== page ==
It is also possible that an Advisory Board, taking into consideration both the agent’s history in the insurance industry as well as the agent’s history in other financial services, might find conclude that any risk to the public is more specifically related to the non-insurance financial services and that the risk that such behaviour will recur in the insurance business can be managed. Such a finding would not represent condoning the action by the individual or a diminution of the findings of the non-insurance regulator. This appears to be the conclusion of the Advisory Board in this case.

It is clear from the report of the Advisory Board that it concluded, correctly, that a finding of unsuitability would reasonably lead to an order for revocation of Mr Harvey’s licence. Section 393 of the Insurance Act makes suitability a condition to be granted a licence as an insurance agent and places a duty on the Superintendent to assess suitability.

Section 407 of the Insurance Act provides that “a licence may be issued to an agent or adjuster subject to such limitations and conditions as the Superintendent or the organization recognized under subsection 393 (14), as the case may be, may prescribe.” Limitations or conditions are designed to manage risk in those circumstances where risk can practically be managed. This can be used in situations where protection of the public may require greater oversight of the actions of an agent.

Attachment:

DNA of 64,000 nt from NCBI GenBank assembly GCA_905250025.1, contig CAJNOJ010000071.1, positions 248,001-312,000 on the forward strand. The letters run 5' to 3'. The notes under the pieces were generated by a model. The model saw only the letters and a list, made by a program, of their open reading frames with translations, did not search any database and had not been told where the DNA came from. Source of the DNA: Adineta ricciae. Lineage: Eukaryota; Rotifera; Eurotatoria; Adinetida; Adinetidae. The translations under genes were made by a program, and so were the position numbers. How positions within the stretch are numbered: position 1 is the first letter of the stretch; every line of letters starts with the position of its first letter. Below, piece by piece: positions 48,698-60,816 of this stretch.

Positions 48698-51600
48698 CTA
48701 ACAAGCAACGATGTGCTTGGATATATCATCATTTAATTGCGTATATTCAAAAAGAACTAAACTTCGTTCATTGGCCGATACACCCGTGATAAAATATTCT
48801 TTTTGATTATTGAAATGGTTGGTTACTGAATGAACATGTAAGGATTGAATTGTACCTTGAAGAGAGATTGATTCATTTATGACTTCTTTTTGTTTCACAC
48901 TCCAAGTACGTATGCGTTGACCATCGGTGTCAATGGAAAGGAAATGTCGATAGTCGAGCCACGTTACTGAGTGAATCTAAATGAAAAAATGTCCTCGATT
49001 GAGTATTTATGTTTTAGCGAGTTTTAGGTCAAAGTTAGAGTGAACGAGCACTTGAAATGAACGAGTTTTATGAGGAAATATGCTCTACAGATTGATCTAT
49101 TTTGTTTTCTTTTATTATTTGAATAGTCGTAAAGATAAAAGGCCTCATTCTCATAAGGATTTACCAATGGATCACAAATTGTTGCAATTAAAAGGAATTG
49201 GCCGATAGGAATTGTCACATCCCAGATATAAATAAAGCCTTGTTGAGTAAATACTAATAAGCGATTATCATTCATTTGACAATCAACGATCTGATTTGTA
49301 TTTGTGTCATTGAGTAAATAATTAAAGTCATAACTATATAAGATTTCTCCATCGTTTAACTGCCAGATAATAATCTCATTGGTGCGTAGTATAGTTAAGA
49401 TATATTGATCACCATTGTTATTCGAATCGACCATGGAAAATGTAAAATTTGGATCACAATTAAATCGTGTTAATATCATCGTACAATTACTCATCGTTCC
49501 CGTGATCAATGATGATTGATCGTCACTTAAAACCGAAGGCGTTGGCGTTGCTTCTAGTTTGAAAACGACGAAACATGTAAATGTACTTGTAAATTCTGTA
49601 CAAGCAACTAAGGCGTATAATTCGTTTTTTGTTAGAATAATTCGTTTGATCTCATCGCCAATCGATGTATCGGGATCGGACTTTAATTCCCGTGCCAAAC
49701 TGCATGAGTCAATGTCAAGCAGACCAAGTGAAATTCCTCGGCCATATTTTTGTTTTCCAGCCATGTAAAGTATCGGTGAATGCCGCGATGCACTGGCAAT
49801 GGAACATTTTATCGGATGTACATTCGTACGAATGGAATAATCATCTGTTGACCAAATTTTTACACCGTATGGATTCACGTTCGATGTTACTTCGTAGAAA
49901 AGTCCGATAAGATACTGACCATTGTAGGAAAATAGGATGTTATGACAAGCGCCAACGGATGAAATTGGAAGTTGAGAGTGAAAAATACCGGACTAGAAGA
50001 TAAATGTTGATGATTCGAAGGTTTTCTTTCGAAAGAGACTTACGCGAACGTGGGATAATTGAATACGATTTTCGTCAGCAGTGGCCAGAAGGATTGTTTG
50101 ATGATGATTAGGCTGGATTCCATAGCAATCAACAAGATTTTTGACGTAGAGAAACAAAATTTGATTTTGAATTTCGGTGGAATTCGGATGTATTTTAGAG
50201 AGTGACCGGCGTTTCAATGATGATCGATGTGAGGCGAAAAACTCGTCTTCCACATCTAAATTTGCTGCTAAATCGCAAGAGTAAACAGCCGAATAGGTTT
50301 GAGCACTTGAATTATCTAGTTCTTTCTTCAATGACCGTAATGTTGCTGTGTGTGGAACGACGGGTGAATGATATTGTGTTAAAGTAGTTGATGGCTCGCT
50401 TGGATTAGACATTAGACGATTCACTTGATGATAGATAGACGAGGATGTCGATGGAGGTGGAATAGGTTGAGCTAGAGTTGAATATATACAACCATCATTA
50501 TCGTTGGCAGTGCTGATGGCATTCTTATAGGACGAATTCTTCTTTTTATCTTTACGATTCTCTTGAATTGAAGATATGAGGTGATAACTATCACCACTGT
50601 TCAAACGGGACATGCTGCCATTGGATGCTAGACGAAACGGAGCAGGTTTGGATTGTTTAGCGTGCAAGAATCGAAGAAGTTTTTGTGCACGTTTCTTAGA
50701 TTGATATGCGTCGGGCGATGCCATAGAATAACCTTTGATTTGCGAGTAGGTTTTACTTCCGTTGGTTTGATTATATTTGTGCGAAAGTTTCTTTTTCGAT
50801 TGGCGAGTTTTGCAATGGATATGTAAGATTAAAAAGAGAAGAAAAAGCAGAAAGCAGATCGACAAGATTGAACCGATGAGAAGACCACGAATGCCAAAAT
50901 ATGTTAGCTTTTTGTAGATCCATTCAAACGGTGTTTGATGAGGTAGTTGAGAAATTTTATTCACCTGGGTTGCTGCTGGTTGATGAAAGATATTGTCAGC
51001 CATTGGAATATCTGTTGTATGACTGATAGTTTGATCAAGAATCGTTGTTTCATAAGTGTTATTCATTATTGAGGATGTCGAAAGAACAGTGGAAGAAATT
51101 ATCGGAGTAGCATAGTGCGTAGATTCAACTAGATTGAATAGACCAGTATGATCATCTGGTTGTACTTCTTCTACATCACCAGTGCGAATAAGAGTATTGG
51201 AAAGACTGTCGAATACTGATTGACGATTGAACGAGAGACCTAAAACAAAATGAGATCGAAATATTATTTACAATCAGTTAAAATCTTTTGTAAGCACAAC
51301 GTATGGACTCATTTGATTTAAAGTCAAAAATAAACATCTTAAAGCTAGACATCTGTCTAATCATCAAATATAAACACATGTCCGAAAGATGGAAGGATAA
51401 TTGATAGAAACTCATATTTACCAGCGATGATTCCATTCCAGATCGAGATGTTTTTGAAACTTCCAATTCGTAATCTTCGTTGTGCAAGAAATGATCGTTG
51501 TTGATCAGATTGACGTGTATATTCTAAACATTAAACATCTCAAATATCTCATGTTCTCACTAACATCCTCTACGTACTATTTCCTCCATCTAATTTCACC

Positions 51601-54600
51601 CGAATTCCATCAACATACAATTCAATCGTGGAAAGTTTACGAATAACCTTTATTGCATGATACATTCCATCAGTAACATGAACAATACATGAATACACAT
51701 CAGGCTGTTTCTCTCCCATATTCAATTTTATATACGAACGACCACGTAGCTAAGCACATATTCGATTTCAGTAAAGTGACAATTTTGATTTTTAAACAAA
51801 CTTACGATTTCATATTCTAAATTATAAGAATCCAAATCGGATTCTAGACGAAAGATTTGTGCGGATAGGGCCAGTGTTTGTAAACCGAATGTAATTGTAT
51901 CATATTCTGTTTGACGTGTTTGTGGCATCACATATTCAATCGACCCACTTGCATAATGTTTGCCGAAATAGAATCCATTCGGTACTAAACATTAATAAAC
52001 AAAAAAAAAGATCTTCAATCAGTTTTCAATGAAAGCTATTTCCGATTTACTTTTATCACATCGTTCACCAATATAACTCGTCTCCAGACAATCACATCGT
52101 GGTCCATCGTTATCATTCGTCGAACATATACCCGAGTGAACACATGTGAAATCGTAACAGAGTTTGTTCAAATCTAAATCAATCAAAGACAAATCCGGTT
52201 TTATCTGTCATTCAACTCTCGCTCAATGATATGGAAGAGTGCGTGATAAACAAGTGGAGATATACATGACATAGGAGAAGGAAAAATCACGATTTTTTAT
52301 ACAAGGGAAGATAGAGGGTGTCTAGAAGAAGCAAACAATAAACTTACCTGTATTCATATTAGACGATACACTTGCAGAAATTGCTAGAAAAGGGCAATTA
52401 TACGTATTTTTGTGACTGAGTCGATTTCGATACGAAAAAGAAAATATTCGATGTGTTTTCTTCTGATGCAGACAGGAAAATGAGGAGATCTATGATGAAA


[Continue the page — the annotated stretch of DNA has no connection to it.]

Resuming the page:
There is a reasonable concern for the public that arises as a result of Mr Harvey’s actions in the mutual fund business notwithstanding that there was no evidence presented that clients in the insurance business have been harmed. This concern is described below.

It would be inappropriate to ignore the fact that an individual who did not comply with the regulations governing the sale of non-insurance financial products is also continuing to be licensed to sell insurance (another financial product) to the public. This is especially the case when mutual funds compete with certain insurance products. Regulated persons are expected to know and comply with the rules governing those financial services.